Grandma finds success, cash in selling old things

By Victor Anthony V. Silva July 16,2017

Virginia Victor shares how she turned her hobby collecting antiques and selling them into a successful business venture. The businesswoman has now a spot for her antique items at the Trade Hall in SM City Cebu.

Virginia Victor should have been enjoying her retirement already — lounging in a reclining sofa at home and watching her grandchildren frolic in their living room.

Instead, the 66-year-old grandmother spends most of her week at a mall watching over her antique business, a venture she has been running all by herself for over 30 years.

“I am 66 years old. Of course, I feel exhausted every now and then, but I am happy. I enjoy what I am doing,” Victor told Cebu Daily News.

The enterprise — now known as Virginia’s Antiques — started out as a hobby more than three decades ago, with Victor having been influenced by her mother, who was an avid home décor collector.

Her hobby turned into a business when she had to raise her three children on her own, the youngest being one year old at that time, after her estranged husband left her for another woman.

She was driven out of her mother-in-law’s house in Laguna and, for a time, was clueless about what she was going to do next.

But Victor persevered, having sold underwear for women, ready-to-wear clothes, and eventually antique items from all over the Philippines.

The entrepreneur said she was thankful that all those years, the Department of Trade and Industry (DTI) was very active in promoting the growth of micro, small, and medium enterprises (MSMEs).

She would join seminars mounted by the agency as well as trade exhibits all over the country, from which she learned everything that she knows today.

It was in 2000 when she organized an antique show in Cebu City in time for the Sinulog festivities.

“Sales were good. I saw that there wasn’t that much competition in Cebu. I was happy here and so I decided to stay,” said Victor.

During that time, the antique show generated a revenue of P250,000.

Victor reckoned that because there weren’t that many antique stores in the city, collectors bought items from the show as if they were “shopping at the grocery.”

High profile clients

Among her buyers then were the Lhuilliers, Gullases, Gos, Duranos, and other high-profile Cebuanos.

“I’ve gotten used to the market here. I know the trend. They want good-looking pieces with very good quality,” said Victor.

Victor has sold pieces as old as 400 years old, including excavated plates, jars, jarlets, and beads. She also deals images of saints.

She recently moved from an eight-year-old store along Plaridel Street in Cebu City to a rented stall at the SM City Cebu Trade Hall.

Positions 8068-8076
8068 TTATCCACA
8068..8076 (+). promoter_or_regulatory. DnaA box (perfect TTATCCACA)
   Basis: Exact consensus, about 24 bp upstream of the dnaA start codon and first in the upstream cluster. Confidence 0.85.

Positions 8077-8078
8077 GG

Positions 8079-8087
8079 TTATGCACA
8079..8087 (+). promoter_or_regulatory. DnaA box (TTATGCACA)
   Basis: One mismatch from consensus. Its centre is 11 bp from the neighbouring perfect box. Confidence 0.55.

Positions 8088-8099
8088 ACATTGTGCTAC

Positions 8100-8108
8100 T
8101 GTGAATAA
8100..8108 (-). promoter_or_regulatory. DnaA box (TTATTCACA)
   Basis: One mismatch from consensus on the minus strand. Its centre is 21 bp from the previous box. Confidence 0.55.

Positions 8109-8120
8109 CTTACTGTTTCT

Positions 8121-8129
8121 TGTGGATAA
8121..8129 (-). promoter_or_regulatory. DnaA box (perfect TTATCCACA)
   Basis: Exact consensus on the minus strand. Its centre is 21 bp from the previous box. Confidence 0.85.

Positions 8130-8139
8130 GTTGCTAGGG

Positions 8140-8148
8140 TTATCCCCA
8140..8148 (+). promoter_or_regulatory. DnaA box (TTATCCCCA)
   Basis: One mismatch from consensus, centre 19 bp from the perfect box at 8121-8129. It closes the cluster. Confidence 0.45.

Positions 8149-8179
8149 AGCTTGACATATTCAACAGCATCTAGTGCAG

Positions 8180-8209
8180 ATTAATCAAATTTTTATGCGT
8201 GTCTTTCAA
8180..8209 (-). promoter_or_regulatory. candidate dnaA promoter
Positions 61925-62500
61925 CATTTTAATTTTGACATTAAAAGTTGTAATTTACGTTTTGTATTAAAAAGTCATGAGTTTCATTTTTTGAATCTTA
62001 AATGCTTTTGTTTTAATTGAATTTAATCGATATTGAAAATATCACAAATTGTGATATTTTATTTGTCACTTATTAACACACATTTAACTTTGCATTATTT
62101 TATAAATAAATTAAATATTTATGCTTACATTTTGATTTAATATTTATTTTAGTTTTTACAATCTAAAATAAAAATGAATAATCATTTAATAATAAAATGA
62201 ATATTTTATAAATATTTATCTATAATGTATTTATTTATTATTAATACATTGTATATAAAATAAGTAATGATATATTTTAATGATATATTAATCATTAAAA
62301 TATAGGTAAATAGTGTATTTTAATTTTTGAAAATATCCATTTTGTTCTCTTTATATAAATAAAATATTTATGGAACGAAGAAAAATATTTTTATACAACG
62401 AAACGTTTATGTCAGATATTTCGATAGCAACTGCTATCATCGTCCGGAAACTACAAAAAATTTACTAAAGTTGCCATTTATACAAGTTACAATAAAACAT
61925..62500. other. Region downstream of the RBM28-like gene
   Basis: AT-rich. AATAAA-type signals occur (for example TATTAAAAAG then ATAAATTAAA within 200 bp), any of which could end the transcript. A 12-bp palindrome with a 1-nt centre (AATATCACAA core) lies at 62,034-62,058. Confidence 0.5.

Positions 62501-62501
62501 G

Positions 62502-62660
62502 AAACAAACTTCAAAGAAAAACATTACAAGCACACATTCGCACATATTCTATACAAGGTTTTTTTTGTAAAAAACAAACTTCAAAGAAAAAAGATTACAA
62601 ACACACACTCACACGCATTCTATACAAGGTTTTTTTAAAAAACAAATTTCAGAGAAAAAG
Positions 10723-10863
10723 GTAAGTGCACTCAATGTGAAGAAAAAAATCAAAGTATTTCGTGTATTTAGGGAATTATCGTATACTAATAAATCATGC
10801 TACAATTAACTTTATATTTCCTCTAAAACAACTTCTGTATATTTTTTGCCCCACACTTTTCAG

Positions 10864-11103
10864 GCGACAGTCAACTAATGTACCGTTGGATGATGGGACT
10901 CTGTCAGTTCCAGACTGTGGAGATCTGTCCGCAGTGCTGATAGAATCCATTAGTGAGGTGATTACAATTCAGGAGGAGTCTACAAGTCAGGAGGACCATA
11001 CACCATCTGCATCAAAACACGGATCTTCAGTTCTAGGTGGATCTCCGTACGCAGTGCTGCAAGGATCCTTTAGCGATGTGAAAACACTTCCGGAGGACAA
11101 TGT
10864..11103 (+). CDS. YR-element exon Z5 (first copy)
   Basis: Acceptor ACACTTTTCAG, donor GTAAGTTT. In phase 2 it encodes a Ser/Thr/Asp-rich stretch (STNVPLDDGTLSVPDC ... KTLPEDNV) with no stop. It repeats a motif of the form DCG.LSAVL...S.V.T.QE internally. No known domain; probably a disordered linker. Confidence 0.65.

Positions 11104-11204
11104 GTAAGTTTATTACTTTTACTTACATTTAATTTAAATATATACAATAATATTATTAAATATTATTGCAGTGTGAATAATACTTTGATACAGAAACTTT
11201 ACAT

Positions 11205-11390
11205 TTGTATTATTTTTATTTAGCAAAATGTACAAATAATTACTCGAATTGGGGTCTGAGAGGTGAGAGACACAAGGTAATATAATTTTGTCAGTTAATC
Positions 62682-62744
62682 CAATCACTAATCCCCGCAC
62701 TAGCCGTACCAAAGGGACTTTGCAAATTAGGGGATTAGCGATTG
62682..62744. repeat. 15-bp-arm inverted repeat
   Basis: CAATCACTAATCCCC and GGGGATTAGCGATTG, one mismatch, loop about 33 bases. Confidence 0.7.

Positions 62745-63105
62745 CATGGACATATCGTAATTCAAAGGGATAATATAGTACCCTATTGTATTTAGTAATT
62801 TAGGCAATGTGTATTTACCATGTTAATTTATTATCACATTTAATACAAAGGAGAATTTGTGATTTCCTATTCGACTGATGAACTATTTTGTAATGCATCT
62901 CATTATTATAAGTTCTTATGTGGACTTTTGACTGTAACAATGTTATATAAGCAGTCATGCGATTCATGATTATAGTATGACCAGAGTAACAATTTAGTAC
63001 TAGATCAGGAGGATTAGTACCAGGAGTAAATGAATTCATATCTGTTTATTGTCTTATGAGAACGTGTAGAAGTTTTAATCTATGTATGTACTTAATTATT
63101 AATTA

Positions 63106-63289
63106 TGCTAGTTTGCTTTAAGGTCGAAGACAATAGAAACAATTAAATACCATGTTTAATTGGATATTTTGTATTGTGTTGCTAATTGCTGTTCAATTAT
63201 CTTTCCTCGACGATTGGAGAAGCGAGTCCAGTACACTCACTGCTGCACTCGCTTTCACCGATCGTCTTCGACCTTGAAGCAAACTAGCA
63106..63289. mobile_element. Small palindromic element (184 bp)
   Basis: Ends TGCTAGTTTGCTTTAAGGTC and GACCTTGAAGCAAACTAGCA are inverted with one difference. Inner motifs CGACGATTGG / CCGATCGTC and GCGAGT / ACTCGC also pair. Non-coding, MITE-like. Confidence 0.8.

The dealer said demand for antique pieces today has not waned since more than 10 years ago, especially because Cebu City is booming.

“Many houses need furnishing, many hotels need decorations. Antiques have a niche market, its own clientele, unlike food,” she added.

P5K capital

Victor said she spent P5,000 as capital for her antique business back then and although her venture has grown to what it is today, she used all her profit to take care of her children.

“There wasn’t any money. I was a single mom and the children were going to school. The income just rolled and rolled, but at least they finished their education,” she said.

Her daughters Annalisa and Jennifer are dentists while her son Dodie Jr. is an engineer.

Victor has six grandchildren, three of whom are with her in her house in Lapu-Lapu City.

She also recalled the challenges of running a business while raising her children where she could not grab every opportunity thrown at her then.

But now that her children are all grown up and successful in their lives, she could run off to meet clients, attend prayer meetings, and not worry about the children anymore.

While buying and selling antique pieces is the core of her business, Victor said she could not depend on the venture alone.

“In the antique business, it’s a one time-big time thing. Sometimes, you sell nothing at all. If you depend on antiques, you’ll have a hard time finding your next meal,” she said.

She also manages an eatery and a souvenir shop on top of her antique business, which she described as “for everyday” enterprises.

After all these years, Victor said she continues to draw her motivation from the Lord and her family, as well as seeing her clients happy.

Develop group

In the next three years, Victor, who sees a great potential of the business in the country and even abroad, said she hopes to develop a group of employees that will nurture her business.

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